Me and Earl and the Dying Girl
PG-13
Entertainment: +2
Acceptability: +1

Thomas Mann, Olivia Cooke, R.J. Cyler. Book and screenplay by Jesse Andrews. Directed by Alfonso Gomez-Region.

FILM SYNOPSIS: Best friends Greg and Earl (Mann and Cyler) are socially challenged teenagers with a passion for making movies. Never without their camera, the two are barely scraping by in school. When Greg’s Mom (Connie Britton) tells him one of his classmates, Rachel (Cooke), has leukemia and really needs a friend, he ignores her. After much nagging by Greg's Mom, he finally visits the classmate he has previously ignored. Rachel turns out to be very receptive to company, and soon Earl joins Greg on his visits. When Rachel learns about Greg and Earl’s movie hobby, they begin to share them with her. As the three misfits bond, their lives change.

PREVIEW REVIEW: Me and Earl and the Dying Girl won the top award at the 2015 Sundance Film Festival, and continues to get good reviews. Although the plot description sounds like a soap opera, there is no weeping or dramatic suffering. Greg and Earl are insecure teenagers obsessed with being different. They play hooky¸ refuse to be part of “the crowd” and haven’t a clue about girls. Rachel sees right through them, and is not turned off by their often crude remarks. This movie is so believable, you almost feel like you are in the room with them. The boys’ ignorance about girls, and their clumsy attempts to cheer up Rachel are hilarious but sexually crude. Violence is limited to fighting between Greg and Earl, and a school cafeteria fight. Rachel encourages them, especially Greg, to apply for college, and these former strangers give her the priceless gift of friendship through a very difficult time. The two friends get high on some drug-laced cookies they accidentally eat. While there are some negative elements in this PG-13 film, there are strong positive messages about the meaning of friendship and that doing something nice for someone usually results in receiving more than you give.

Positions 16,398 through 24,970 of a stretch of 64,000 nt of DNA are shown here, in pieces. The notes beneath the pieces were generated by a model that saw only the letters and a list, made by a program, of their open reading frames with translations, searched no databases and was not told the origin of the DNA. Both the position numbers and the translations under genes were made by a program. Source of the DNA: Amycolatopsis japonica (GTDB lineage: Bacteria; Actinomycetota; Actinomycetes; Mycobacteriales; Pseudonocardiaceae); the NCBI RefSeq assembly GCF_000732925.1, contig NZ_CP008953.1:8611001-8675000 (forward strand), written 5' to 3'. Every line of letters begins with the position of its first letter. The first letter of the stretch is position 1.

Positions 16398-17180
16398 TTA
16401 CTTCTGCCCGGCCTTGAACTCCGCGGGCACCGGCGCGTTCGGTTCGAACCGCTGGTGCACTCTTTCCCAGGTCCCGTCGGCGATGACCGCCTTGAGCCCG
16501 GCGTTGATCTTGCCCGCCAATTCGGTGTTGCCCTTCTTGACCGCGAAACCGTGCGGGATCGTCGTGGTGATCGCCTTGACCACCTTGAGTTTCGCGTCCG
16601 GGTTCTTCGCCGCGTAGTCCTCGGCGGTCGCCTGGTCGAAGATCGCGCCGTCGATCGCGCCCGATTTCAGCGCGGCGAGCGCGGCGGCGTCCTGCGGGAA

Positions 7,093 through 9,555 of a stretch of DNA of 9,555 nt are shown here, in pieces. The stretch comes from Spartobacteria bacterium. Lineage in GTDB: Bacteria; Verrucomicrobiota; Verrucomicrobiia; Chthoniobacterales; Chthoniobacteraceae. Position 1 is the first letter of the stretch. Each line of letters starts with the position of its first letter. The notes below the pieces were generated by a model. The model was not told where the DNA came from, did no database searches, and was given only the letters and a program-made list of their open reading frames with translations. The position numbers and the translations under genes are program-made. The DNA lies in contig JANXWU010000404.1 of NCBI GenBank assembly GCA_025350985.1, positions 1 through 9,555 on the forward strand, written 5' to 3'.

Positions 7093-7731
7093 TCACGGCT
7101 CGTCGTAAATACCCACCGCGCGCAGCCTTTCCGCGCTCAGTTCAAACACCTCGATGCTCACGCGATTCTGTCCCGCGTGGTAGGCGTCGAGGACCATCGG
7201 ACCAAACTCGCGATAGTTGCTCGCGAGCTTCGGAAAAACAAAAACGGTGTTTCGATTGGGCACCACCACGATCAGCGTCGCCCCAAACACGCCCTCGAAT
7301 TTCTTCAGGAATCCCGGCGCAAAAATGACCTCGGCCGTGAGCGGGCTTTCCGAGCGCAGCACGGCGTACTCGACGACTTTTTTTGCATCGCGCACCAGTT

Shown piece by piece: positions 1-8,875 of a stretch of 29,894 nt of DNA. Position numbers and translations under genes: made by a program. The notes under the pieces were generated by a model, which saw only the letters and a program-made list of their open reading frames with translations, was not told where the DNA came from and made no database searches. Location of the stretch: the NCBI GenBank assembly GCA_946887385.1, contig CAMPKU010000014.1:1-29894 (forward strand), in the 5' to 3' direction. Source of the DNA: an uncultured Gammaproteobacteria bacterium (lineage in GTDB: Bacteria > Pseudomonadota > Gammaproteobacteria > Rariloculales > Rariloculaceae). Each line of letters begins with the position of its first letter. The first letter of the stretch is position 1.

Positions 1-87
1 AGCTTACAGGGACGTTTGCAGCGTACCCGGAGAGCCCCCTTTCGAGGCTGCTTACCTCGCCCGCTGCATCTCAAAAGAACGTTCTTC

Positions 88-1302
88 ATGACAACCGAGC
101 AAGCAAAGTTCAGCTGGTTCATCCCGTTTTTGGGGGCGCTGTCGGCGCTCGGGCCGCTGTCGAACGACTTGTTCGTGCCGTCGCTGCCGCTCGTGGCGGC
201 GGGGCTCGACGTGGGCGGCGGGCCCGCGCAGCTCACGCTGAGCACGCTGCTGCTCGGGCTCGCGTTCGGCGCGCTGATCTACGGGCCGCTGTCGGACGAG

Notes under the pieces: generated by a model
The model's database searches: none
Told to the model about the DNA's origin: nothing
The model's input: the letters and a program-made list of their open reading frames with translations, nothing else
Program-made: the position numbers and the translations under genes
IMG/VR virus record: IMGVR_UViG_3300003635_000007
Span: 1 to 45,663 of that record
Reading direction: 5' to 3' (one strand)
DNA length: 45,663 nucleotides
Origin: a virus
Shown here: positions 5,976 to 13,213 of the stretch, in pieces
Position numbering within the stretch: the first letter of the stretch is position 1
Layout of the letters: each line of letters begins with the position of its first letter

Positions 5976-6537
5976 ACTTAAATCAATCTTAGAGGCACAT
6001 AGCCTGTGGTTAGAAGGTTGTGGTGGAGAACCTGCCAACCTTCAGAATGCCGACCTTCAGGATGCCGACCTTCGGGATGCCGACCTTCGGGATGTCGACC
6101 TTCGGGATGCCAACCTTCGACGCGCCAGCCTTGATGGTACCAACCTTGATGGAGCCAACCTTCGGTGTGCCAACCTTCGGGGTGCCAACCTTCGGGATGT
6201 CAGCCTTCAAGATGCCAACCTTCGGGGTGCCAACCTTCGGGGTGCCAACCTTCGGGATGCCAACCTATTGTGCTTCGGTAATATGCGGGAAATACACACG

Preview Reviewer: Mary Draughon
Distributor: Foxlight Search

Summary
Crude Language: Several moderate.
Obscene Language: Slang terms for sexual behavior, body parts; several s-words during arguments
Profanity: Exclamatory few
Violence: Few times (fight in school cafeteria; pushing, shoving)
Sexual Intercourse: None
Nudity: None
Homosexual Conduct: None
Sexually Suggestive Action/Dialog: None
Drug Abuse: Teenagers get high from plate of cookies; implied drug use by teacher; single mom drinking problem
Other: None
Running Time: 105 minutes
Intended Audience: Teens and Parents

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